Re: [00/17] Large Blocksize Support V3

From: Andrew Morton
Date: Sat Apr 28 2007 - 04:56:30 EST

On Sat, 28 Apr 2007 10:32:56 +0200 Peter Zijlstra <a.p.zijlstra@xxxxxxxxx> wrote:

> On Sat, 2007-04-28 at 01:22 -0700, Andrew Morton wrote:
> > On Sat, 28 Apr 2007 10:04:08 +0200 Peter Zijlstra <a.p.zijlstra@xxxxxxxxx> wrote:
> >
> > > >
> > > > The other thing is that we can batch up pagecache page insertions for bulk
> > > > writes as well (that is. write(2) with buffer size > page size). I should
> > > > have a patch somewhere for that as well if anyone interested.
> > >
> > > Together with the optimistic locking from my concurrent pagecache that
> > > should bring most of the gains:
> > >
> > > sequential insert of 8388608 items:
> > >
> > >
> > > [ffff81007d7f60c0] insert 0 done in 15286 ms
> > >
> > >
> > > [ffff81006b36e040] insert 0 done in 3443 ms
> > >
> > > only 4.4 times faster, and more scalable, since we don't bounce the
> > > upper level locks around.
> >
> > I'm not sure what we're looking at here. radix-tree changes? Locking
> > changes? Both?
> Both, the radix tree is basically node locked, and all modifying
> operations are taught to node lock their way around the radix tree.
> This, as Christoph pointed out, will suck on SMP because all the node
> locks will bounce around like mad.
> So what I did was couple that with an 'optimistic' RCU lookup of the
> highest node that _needs_ to be locked for the operation to succeed,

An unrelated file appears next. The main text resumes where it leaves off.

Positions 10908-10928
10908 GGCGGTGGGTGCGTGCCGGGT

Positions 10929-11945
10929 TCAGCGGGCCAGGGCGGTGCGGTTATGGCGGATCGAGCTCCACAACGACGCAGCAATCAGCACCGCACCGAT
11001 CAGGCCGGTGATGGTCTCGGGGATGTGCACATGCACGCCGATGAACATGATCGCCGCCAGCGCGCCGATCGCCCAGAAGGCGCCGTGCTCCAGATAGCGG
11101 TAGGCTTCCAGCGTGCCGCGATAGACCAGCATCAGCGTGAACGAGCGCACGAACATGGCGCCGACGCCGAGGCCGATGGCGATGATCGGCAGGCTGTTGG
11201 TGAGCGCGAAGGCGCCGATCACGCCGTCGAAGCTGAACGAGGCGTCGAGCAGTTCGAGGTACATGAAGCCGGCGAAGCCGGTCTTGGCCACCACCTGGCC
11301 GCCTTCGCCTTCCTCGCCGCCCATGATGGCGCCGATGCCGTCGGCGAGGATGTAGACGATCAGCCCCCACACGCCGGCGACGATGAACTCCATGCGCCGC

> lock that node, verify it is indeed still the node we need, and proceed
> as normal (node locked). This avoid taking most/all of the upper level
> node locks; esp for insert, which typically only needs one lock.

hm. Maybe if we were taking the lock once per N pages rather than once per
page, we could avoid such trickiness.

> > If we have a whole pile of pages to insert then there are obvious gains
> > from not taking the lock once per page (gang insert). But I expect there
> > will also be gains from not walking down the radix tree once per page too:
> > walk all the way down and populate all the way to the end of the node.
> Yes, it will be even faster if we could batch insert a whole leaf node.
> That would save 2^6 - 1 tree traversals and lock/unlock cycles.
> Certainly not unwanted.
> > The implementation could get a bit tricky, handling pages which a racer
> > instantiated when we dropped the lock, and suitably adjusting ->index. Not
> > rocket science though.
> *nod*
> > The depth of the radix tree matters (ie, the file size). 'twould be useful
> > to always describe the tree's size when publishing microbenchmark results
> > like this.
> Right, this was with two such sequences of 2^23, so 2^24 elements in
> total, with 0 offset, which gives: 24/6 = 4 levels.

Where an element would be a page, so we're talking about a 64GB file with
4k pagesize?

Gosh that tree has huge fanout. We fiddled around a bit with
RADIX_TREE_MAP_SHIFT in the early days. Changing it by quite large amounts
didn't appear to have much effect on anything, actually.

btw, regarding __do_page_cache_readahead(): that function is presently
optimised for file rereads - if all pages are present it'll only take the
lock once. The first version of it was optimised the other way around - it
took the lock once for uncached file reads (no pages present), but once per
page for rereads. I made this change because Anton Blanchard had some
workload which hurt, and we figured that rereads are the common case, and
uncached reads are limited by disk speed anyway.

Thinking about it, I guess that was a correct decision, but we did
pessimise these read-a-gargantuan-file cases.

But we could actually implement both flavours and pick the right one to
call based upon the hit-rate metrics which the readahead code is
maintaining (or add new ones).

Of course, gang-populate would be better.
To unsubscribe from this list: send the line "unsubscribe linux-kernel" in
the body of a message to majordomo@xxxxxxxxxxxxxxx
More majordomo info at
Please read the FAQ at